WCG Clinical Research Trends and Insights for 2023, Part Three
The third in our series of insights from the 2023 WCG Clinical Research Trends and Insights report focuses on the outlook for oncology, cell and gene therapy, and central nervous system research.
The Emerging Use of Adjudication in Oncology for Determining Patient Eligibility
Shaena Kauffman, Executive Director, Operations EAC, WCG
One of the most interesting trends over the past year has been the increased use of endpoint adjudication committees (EAC) to determine patient eligibility, especially in oncology clinical trials. This trend will likely continue in 2023. Adjudication of inclusion criteria, or eligibility adjudication, has been used in clinical trials where inclusion criteria are subjective. The independent assessment by an EAC gives regulators and scientists confidence in the comparability of clinical trial subjects. Previously, this type of adjudication has been applied to areas such as progressive neurological disease or heart failure, where medical expertise is required or eligibility is subjective. However, there is a rising trend in using EACs to confirm oncology disease progression to demonstrate a consistent evaluation for patient eligibility and provide real-time feedback to the study sites.
In the area of disease progression, adjudication has the potential to mitigate variability and increase the strength of the clinical trial results. In addition to bolstering the clinical trial data against the regulatory and scientific rigors, EAC members can serve as a resource to study sites that may need access to experts to assess some of the more complex patient eligibility criteria. Of course, the most significant benefits are that adjudication of inclusion criteria reduces protocol deviations and enforces scientific rigor through a pre-randomization, standardized objective assessment. The use of eligibility EACs will continue to expand in 2023 as sponsors and sites report the benefits.
mRNA: Not Just for Vaccines
Daniel Kavanagh, PhD, Senior Scientific Advisor, Gene Therapy, WCG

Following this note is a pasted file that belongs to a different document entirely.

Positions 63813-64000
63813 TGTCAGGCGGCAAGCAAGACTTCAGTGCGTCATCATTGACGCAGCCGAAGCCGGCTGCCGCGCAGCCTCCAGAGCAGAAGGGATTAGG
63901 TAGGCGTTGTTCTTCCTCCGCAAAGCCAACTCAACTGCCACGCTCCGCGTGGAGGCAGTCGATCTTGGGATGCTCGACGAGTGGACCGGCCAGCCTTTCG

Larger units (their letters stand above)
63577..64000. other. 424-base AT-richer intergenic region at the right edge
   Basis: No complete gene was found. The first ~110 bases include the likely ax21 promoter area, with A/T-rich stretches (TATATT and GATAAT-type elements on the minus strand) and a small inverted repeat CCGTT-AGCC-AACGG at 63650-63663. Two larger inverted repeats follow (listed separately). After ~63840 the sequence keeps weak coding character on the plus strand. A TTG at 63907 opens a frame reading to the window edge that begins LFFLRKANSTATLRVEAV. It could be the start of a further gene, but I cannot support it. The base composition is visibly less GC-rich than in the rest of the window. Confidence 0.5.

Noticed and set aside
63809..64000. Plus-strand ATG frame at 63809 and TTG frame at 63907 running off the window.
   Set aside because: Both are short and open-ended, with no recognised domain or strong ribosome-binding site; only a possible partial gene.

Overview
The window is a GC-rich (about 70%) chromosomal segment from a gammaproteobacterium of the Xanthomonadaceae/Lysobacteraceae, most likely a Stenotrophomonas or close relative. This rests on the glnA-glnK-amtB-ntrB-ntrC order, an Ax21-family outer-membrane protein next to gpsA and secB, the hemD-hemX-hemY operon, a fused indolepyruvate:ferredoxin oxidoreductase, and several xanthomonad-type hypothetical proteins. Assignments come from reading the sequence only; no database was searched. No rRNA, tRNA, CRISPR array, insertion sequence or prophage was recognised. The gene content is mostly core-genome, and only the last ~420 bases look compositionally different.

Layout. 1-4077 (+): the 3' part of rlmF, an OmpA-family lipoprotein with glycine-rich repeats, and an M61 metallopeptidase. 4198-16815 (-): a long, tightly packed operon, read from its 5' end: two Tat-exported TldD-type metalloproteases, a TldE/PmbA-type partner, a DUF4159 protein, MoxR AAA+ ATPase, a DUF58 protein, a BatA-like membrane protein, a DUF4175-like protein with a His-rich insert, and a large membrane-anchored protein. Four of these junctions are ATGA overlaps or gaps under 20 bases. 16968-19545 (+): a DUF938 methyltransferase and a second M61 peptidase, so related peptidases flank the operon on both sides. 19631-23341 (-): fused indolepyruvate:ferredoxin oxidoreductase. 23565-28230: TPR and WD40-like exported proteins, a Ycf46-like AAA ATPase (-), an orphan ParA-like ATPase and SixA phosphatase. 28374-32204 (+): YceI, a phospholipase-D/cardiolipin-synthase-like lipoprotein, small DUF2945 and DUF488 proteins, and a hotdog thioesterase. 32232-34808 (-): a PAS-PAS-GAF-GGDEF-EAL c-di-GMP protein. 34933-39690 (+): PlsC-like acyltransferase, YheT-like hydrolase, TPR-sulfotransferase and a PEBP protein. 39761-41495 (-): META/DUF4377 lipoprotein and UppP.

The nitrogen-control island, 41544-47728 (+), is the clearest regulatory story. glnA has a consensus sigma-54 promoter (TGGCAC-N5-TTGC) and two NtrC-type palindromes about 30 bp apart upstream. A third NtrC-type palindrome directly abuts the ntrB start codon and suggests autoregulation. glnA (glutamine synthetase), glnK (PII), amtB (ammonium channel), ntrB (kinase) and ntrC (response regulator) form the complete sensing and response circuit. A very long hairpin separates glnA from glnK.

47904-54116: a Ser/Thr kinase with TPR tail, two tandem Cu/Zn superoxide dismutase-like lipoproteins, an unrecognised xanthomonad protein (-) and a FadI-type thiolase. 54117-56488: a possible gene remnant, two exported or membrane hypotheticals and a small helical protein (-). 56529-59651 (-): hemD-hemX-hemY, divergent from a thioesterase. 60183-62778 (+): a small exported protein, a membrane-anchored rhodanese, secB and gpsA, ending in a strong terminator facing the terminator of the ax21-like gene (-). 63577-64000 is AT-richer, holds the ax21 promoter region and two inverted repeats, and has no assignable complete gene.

Reflecting a new emphasis on cell and gene therapy (CGT) for 2023, the FDA recently announced a new “super office,” the Office of Therapeutic Products (OTP), to replace the former Office of Tissues and Advanced Therapies. Included in the announcement are plans to increase hiring and issue more CGT guidance documents in the coming year.
The year 2022 saw many new advances in CGT, including FDA approvals for new products and supplemental indications for genetically modified cellular therapies and vectored gene therapies. In 2023, one area to watch closely is that of “vectorless” mRNA therapeutics. Synthetic mRNA is a powerful tool that can program cells for new therapeutic functions. When combined with rapidly developing nanoparticle technologies, mRNA therapeutics may be targeted to a wide array of cell types and tissues. One potential application of gene transfer technology is to bypass the complex in vitro manufacturing process currently required for biologics and turn the body’s own cells into temporary factories to produce antibodies, enzymes or vaccine antigens. Many such approaches in development rely on mRNA.
Currently approved gene therapies tend to produce long-lasting or permanent changes in cellular programming and may induce immune responses that prevent re-dosing. For these reasons, many gene therapies are designed for “one-and-done” curative administration. This offers new hope to patients and their families, but also presents challenges for safety, commercialization and reimbursement. In contrast, mRNA molecules are normally short-lived and exert transient effects on cell biology. Thus, for some applications, mRNA is an important alternative to DNA-based therapies, with potential advantages for safety, re-dosing and commercialization.
Current Trends in Neurodevelopmental and Rare Pediatric Disease
Scott Hunter, PhD, Senior Scientific Expert, Neurodevelopment Disorders, WCG
In 2023, there will continue to be an emphasis on developing new outcome measures that can be used across rare pediatric and central nervous system (CNS) diseases. This has been an area of shared concern among caregivers regarding challenges observed with their impacted children that affect both individual and family engagement and quality of life. Moving from broader cognitive measures that are often experienced as less sensitive, focus has moved more to communication (specifically receptive and expressive language skills in such areas as Fragile-X, Angelman, Rett, autism spectrum disorders) and motor control (e.g., Rett, Angelman, Fragile-X).